Your competition can come from anywhere and everywhere—from Berlin or Beijing or Bangalore---From Jerusalem, Johannesburg or Jakarta---From….London or Lagos or Sao Paolo…. You get the point.

 

Sometime in the next few years your formal schooling may be finished but that must never stop your education. To continue your education it is necessary to reach and expand your mind as you compete in a world that is rapidly shrinking and where the barriers to competition are eroding every day.

 

To compete in a global market place the only way to stay ahead is to constantly update the “Apps” that run your brain. Everyone says it but so few people are serious about it. I was lucky; I had great role models as parents. Throughout their lives they never lost curiosity about the world around them.

 

Joe Paterno always told his coaches and his teams that every day “You either get better or you get worse you never stay the same.”

 

His point was that standing still was the same as slipping because he knew someone, somewhere was waking up with the idea that they would work hard that day to get ahead. They are out there.

 

Our country’s best days occurred when our minds were able to outthink and outhustle others in times of struggle. What if we hadn’t won the space race? What if the Germans or Japanese had developed the atomic bomb before we did? What if Steve Jobs or Bill Gates or Henry Ford had decided that the effort to innovate wasn’t worth it?

Keep in mind what Ghandi said: "It is unwise to be too sure of one's own wisdom. It is healthy to be reminded that the strongest might weaken and the wisest might err."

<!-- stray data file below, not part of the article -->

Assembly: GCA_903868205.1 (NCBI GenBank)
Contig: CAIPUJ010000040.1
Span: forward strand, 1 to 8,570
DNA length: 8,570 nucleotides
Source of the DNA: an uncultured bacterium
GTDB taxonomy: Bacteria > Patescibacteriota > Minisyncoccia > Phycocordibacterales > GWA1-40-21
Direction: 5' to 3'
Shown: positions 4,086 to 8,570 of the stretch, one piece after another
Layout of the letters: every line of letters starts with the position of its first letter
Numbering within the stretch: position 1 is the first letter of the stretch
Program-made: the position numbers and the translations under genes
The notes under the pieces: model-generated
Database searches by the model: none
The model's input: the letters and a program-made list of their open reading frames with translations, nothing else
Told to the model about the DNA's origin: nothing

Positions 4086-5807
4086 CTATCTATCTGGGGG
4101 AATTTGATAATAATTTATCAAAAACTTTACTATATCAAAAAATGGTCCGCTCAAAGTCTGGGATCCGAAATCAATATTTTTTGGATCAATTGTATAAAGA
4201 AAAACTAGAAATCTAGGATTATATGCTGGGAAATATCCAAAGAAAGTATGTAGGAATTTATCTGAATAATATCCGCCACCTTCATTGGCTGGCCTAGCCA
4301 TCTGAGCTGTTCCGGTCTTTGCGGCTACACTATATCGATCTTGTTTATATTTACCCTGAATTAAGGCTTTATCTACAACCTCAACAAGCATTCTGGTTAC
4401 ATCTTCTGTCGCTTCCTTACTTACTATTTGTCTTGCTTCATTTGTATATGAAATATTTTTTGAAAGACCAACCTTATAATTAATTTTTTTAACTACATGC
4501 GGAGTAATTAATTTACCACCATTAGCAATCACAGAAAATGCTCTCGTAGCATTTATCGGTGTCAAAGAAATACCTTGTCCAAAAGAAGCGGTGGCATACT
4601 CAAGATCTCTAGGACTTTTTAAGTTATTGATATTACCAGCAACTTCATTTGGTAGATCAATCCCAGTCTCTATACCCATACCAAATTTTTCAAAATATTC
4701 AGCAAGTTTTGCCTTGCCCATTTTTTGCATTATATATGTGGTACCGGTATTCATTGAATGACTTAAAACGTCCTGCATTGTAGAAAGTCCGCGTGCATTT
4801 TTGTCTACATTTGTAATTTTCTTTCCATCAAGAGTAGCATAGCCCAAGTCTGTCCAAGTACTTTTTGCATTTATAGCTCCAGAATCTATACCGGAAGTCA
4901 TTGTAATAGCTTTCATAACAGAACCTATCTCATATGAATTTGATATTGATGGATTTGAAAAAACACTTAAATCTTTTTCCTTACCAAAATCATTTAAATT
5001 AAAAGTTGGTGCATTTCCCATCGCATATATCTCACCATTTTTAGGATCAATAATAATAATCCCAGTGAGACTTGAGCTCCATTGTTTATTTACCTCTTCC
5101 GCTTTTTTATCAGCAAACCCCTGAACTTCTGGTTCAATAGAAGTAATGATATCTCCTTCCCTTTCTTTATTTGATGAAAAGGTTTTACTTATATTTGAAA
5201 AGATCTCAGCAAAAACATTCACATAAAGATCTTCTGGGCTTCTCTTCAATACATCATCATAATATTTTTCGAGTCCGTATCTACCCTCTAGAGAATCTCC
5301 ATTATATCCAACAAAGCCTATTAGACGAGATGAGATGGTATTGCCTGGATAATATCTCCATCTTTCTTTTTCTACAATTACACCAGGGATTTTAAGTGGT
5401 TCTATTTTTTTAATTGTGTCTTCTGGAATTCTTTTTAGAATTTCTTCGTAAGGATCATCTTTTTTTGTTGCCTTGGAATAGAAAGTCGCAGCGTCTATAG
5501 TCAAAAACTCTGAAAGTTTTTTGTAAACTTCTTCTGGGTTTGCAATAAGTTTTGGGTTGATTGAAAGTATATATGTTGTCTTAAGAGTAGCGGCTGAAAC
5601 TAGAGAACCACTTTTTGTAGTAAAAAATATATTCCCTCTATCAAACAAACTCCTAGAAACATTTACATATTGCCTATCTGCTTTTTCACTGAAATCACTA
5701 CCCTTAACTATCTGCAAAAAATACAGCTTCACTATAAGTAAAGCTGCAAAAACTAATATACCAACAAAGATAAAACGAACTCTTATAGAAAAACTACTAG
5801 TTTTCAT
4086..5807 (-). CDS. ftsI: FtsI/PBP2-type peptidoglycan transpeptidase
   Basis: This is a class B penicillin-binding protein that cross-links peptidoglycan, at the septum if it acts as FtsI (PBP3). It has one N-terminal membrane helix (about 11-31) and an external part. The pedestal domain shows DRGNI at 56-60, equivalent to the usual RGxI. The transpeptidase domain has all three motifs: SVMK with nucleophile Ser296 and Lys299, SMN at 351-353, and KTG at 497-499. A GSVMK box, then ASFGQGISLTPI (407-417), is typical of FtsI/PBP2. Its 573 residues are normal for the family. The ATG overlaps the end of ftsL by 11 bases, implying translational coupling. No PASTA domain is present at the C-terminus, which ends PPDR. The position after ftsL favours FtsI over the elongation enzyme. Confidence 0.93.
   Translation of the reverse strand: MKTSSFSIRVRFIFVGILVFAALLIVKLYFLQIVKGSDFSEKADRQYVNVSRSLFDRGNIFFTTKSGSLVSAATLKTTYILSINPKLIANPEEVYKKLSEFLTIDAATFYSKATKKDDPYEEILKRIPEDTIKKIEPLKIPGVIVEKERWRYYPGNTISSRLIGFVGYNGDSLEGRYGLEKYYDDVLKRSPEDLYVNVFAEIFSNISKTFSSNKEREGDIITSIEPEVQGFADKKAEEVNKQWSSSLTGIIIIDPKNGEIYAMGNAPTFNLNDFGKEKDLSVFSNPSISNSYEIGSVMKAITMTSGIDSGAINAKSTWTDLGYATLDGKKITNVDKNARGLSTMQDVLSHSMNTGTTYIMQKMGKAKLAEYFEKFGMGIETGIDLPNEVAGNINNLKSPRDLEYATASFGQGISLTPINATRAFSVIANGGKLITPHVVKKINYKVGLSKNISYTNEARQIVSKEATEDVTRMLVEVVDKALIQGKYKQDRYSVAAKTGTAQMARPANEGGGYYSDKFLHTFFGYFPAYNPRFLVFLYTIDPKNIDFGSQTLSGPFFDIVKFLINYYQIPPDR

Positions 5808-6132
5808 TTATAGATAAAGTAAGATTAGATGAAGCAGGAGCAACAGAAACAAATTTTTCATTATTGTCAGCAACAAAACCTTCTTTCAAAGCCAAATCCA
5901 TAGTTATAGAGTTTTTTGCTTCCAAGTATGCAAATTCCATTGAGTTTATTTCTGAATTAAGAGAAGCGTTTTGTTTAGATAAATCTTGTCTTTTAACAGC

With that in mind push yourself to seek out people who have opinions that you do not agree with. Engage them, learn from them. Question your own assumptions, keep learning. Then we all get better.

 

Over the years I’ve come to see that the best learning occurs when our ears are open and our mouths are shut. Having said that, I stress that you have to open your mouth and ask questions to get to the core of what you want to learn.

 

But once you’ve begun your questions, your inquiry, be sure that you never set off on that journey with your answers pre-determined. Never be afraid of where your inquiries will lead. Don’t dismiss that squirrel sighting and assume that the tree next to your house isn’t going to fall on your home.

 

Stretch yourself, try new things and get involved. Four years ago I got involved in the Obama campaign and before I knew it I found myself making speeches as a campaign surrogate around the state and eventually in front of 15,000 people at a campaign event.